AUSTIN -- House members began discussing the controversial proposal creating tougher abortion restrictions in Texas around 10:30 a.m today.
So far, the house sponsor -- state Rep. Jodie Laubenberg, R-Parker -- has successfully prevented any amendments from being added to the bill.
At the heart of the heated debate is a proposal to ban abortions after 20 weeks of pregnancy. Other provisions of the bill require abortions to be performed at ambulatory surgical centers and require doctors who perform the procedures to have admitting privileges at hospitals within 30 miles of the facilties where they are performed.
Hanging in the balance are three dozen licensed health centers in Texas where women may get abortions, as well as medical services such as family planning and screenings for cancer and sexually transmitted diseases.
If the proposal becomes law, all but a few of those clinics would likely close, leaving facilities only in Austin, Dallas, Fort Worth, Houston and San Antonio.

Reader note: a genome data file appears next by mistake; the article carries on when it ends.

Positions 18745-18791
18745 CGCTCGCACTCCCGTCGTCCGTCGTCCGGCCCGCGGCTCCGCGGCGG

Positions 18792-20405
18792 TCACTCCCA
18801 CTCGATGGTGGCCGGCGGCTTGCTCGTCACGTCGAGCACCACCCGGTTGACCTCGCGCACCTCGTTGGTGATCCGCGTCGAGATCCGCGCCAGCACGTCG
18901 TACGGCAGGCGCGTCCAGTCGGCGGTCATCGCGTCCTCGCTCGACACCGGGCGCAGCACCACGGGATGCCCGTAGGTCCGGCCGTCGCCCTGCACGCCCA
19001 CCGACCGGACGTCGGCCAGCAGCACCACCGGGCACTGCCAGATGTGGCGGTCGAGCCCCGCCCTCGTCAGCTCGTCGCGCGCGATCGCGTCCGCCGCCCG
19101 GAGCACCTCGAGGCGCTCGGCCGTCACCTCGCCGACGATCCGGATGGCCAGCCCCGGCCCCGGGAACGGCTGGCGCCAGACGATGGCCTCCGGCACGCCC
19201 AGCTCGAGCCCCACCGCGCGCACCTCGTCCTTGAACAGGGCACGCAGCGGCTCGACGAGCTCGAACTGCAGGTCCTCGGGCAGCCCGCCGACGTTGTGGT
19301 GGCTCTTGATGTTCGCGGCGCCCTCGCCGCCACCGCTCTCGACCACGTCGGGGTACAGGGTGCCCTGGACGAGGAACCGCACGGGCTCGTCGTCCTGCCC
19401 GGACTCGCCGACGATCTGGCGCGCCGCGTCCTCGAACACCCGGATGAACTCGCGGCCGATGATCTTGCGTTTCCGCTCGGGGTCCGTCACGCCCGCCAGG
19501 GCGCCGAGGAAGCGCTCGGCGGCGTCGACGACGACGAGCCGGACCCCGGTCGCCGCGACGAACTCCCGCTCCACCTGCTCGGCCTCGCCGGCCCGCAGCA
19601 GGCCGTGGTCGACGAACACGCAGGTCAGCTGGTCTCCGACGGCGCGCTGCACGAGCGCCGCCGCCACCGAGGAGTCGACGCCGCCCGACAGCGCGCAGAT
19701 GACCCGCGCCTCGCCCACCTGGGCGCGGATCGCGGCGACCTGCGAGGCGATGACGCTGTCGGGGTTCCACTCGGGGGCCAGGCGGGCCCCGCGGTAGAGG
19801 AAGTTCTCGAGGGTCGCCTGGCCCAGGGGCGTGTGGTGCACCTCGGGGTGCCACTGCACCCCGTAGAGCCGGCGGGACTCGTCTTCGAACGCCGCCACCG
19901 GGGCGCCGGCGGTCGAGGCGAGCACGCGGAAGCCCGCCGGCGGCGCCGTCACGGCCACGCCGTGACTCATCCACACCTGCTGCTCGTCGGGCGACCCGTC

There has only been one loud outburst -- applause and cheers -- from Texans watching the proceedings from the crowded House gallery, which drew a quick rebuke from House officials.
St. Rep. Charlie Geren warned the House gallery.
"Sit there quietly and observe or we will ask you to leave," state Rep. Charlie Geren, R-Fort Worth, told the crowd.
Before the House began debating the bill Tuesday, Senate Democrats held a press conference on the Capitol grounds to announce a Stand with Texas Women bus tour that will travel around the state to hear from Texans.
The bus tour will be in Fort Worth at 7 p.m. Wednesday at CWA Local 6201, 421 S. Adams St.
"We are traveling around Texas to hear your stories, to learn about your personal challenges, and to stand with you against a state leadership that has become a very real threat to Texans' rights and the well-being of Texas families," state Sen. Wendy Davis, D-Fort Worth, told the crowd.
As the debate continues Tuesday, sizeable crowds continue to grow throughout the Capitol.
At the same time, the number of DPS troopers in the House gallery and throughout the Texas Capitol has increased as well. Some lawmakers say security actually has doubled.
-- Anna M. Tinsley